A few days after campus police used truncheons to break up a nonviolent protest at the University of California at Berkeley, I received an e-mail describing the use of excessive force in Sproul Plaza. I wound up both on my campus and for The Huffington Post. My administrative colleagues were concerned about whether I should be criticizing another university, and another administration. I suppose as a president I was supposed to have more in common with chancellors, presidents and their "reports" than I was supposed to have with professors and students. This is misdirected allegiance. We are all students and teachers. This has only become more evident with the inappropriate use of force at UC Davis and other venues.
After I published the post, I received many supportive comments and more than a few critical ones. Two strains of criticism seemed to me particularly important. The first emphasized the difficulties for the police officers, and it asked me about my apparent lack of concern for them. This struck home for me because I have worked closely with and depended on our campus public safety officers and (much more rarely) on the local police force. I have a great deal of respect for the work they do, and I am proud of Wesleyan’s Public Safety’s professionalism and concern for student and faculty welfare. After all, that’s why I was critical of the work of the forces of order on the UC campuses. The use of excessive force undermines the mission of the university and makes it harder for campus police to do their legitimate and very important jobs.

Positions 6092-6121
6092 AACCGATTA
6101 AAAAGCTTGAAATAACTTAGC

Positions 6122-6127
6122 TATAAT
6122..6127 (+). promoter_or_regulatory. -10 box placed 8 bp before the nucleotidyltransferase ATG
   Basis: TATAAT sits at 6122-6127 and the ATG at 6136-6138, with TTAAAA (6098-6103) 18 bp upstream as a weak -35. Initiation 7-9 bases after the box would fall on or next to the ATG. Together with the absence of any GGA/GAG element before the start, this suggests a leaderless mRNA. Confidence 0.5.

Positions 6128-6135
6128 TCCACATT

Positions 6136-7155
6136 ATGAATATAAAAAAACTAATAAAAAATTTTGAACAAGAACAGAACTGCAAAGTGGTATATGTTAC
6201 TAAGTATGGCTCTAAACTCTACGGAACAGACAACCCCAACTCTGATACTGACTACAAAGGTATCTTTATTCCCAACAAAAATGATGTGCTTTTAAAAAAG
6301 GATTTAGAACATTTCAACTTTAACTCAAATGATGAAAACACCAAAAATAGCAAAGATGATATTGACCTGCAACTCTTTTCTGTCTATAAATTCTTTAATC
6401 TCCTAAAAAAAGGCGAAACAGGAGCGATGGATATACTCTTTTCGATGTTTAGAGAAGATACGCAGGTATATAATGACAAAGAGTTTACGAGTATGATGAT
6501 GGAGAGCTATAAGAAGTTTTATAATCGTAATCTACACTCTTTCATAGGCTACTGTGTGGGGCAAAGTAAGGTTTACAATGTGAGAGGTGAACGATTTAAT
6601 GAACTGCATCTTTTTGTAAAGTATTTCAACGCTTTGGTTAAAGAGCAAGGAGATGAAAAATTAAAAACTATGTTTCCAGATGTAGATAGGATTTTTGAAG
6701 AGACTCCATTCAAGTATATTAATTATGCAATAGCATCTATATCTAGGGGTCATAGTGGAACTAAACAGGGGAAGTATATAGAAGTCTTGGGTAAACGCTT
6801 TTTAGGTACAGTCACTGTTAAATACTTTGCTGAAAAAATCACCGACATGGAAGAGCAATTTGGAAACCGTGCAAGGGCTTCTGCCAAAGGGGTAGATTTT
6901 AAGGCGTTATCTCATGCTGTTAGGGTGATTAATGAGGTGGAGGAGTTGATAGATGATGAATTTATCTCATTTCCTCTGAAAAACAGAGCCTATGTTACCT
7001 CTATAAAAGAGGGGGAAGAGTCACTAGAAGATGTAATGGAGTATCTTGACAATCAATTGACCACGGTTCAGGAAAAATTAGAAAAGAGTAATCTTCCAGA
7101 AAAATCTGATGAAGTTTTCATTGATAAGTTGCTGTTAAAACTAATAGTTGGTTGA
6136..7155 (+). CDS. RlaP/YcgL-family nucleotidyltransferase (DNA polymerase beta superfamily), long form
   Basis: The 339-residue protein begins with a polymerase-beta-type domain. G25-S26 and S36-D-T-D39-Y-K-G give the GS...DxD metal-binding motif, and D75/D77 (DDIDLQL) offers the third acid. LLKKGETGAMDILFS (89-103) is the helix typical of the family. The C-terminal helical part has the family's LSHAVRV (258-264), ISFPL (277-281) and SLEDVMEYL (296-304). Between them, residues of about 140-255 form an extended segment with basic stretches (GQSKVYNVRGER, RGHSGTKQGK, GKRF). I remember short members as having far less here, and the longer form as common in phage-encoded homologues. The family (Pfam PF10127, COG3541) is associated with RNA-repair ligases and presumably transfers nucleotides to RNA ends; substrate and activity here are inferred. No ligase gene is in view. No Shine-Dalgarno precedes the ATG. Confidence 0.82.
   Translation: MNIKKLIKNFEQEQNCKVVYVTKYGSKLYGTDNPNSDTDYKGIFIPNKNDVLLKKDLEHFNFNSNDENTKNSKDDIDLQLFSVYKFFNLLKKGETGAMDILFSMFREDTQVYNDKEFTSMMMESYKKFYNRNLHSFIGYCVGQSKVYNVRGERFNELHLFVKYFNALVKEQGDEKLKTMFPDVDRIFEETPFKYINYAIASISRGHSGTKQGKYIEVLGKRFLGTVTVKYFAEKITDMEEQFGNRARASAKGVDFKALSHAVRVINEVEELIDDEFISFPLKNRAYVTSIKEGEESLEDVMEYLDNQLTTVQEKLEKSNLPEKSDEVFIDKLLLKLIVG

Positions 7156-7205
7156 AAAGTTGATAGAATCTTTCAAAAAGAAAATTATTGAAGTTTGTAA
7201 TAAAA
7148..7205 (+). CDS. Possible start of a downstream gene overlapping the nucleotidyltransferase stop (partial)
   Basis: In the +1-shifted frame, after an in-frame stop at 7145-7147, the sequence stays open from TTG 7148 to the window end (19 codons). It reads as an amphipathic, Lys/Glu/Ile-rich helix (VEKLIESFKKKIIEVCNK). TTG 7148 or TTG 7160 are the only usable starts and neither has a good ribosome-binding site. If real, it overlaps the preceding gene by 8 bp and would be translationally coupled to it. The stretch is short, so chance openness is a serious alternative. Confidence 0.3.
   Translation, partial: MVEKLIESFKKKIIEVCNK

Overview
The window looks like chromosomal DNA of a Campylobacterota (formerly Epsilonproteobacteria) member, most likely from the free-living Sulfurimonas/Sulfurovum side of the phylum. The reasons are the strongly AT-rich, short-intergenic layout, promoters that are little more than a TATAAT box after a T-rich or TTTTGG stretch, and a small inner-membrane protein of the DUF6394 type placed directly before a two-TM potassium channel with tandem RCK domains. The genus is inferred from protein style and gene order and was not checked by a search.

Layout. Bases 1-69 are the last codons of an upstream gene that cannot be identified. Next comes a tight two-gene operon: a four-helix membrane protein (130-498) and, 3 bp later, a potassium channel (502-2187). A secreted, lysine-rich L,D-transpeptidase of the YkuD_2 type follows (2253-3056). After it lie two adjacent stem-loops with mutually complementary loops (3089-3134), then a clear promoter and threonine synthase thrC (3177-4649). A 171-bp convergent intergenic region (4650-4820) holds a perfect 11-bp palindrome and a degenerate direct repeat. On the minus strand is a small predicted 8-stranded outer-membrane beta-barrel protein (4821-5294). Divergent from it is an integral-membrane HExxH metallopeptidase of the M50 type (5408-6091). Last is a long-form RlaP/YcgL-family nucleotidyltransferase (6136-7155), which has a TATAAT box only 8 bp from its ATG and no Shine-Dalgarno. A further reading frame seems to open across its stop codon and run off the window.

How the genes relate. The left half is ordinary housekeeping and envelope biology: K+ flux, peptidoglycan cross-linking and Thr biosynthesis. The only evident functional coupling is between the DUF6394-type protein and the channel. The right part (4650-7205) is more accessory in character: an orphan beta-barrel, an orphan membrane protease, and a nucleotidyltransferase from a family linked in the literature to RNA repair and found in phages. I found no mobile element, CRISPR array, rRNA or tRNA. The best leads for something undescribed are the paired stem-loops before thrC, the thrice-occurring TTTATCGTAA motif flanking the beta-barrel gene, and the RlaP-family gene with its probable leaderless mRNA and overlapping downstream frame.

The second strain of criticism came from readers who thought I left the door open for using force when I wrote: "I can imagine (with dread) extreme situations in which force would be required to preserve campus safety and our ongoing operations. As students, staff and faculty make their voices heard, however, the university's responsibility is to protect their rights, even as it ensures that the educational mission of the school continues.” A parent and some students asked me if this meant that I would break up demonstrations with force akin to what we’ve seen on the West Coast. My point was actually to separate legitimate force to protect safety and operations from excessive force. Everybody agrees, I think, that violent criminals on campuses should be stopped before they inflict harm. What about peaceful but disruptive protest? I have tried to indicate that my administration might have to move or arrest protesters who intended to act in civil disobedience, but that we would do so while protecting their rights.
I have been on both sides of civil disobedience and know how difficult...